would be paid. His opponents, who had denounced
the Convention in 1930, announced on the eve of the
elections that they committed themselves to paying
the 25% of the compensation originally fixed for
refugees and hitherto withheld by the National Bank.
the 25% of the compensation originally fixed for
refugees and hitherto withheld by the National Bank.
That promise, already used by Kondylis, who had
turned anti-VenizeIist, in the previous elections, is
considered to have influenced the 5 March results, by
swaying a small but critical percentage ofthe refugee
vote towards the anti-Venizelist side. The latter
secured an absolute majority in chamber, although its
overall number of votes was somewhat lower than
that of the Venizelist National Coalition. IS
The abortive attempt of General Plastiras to fore-
stall the transfer of power to the anti-Venizelists was
used by the new government of Tsaldaris, Kondylis
and Ioannis Metaxas as a pretext for sweeping par-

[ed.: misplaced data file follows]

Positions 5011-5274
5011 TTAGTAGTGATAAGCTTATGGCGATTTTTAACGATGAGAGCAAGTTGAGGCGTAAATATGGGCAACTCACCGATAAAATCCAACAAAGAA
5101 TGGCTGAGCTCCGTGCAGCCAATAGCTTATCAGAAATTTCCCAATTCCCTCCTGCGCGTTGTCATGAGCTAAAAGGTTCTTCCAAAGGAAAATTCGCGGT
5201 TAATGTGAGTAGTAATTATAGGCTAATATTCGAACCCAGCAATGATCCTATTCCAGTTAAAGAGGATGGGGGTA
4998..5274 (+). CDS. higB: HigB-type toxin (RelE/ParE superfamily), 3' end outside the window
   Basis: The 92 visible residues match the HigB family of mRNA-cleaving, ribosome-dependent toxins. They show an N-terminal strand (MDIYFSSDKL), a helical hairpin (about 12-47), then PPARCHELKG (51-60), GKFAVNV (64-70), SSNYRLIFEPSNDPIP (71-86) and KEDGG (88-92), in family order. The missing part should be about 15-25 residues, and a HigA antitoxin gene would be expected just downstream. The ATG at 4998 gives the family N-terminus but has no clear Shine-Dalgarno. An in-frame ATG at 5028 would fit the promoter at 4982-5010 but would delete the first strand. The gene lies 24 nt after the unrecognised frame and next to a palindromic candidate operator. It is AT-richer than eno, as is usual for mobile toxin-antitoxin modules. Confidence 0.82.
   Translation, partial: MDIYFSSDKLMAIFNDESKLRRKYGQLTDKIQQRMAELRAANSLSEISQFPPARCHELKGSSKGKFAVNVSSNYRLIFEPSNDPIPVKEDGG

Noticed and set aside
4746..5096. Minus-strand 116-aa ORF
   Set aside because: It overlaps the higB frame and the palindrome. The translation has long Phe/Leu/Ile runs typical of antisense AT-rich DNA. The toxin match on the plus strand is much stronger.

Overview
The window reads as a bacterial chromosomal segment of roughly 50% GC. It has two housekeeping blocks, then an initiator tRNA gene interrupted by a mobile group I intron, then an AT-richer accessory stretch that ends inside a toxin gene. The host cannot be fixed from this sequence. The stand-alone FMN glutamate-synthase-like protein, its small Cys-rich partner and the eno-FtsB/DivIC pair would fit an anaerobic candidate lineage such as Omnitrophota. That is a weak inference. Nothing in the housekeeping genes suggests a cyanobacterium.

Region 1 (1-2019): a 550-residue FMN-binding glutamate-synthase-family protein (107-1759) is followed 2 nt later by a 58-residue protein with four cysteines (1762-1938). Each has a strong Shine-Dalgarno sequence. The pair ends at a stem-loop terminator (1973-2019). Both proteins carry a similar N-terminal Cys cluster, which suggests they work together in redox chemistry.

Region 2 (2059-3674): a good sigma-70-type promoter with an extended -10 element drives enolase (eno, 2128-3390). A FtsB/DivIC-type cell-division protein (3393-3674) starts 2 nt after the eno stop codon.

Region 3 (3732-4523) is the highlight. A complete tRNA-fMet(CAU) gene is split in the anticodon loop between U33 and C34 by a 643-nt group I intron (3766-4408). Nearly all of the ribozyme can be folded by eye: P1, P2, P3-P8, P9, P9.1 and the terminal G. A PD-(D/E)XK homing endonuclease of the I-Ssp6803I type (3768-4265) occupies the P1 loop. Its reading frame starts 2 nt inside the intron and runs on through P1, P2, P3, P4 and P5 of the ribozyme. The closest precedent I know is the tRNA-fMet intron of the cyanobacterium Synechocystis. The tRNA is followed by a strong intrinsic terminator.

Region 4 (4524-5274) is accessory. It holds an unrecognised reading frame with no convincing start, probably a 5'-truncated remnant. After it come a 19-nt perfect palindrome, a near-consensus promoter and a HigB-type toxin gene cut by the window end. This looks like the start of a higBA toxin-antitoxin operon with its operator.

tisan changes in the administration and the armed and
security forces. Intervention of this kind spread to
local government: the Venizelist Mayor of Thes-
saloniki Harisios Vamvakas - as had also been the
case with his predecessors - was suspended from
office and eventually dismissed on grounds ofalleged
financial 'malpractices'. As the government
employed every method at its disposal to consolidate
its position, "political considerations infest[ed] every
place of national life", as a British diplomat put it.
Before long, Thessaloniki and its Jewish com-
munity found themselves at the centre of political
storm raging between the Venizelist and anti-
Venizelist camps. Despite the absolute majority ofthe
Tsaldaris government in the chamber of deputies, the
Venizelist-dominated upper chamber, the Senate,
acted as a serious check upon its legislative initia-
tives. The opportunity for 'rectifying' the un-
favourable balance in the combined sessions of both
chambers was given on 23 May 1933, when the
special electoral court ruled the electoral segregation
of the Jews unconstitutional and annulled the elec-
toral results of both the separate college imd the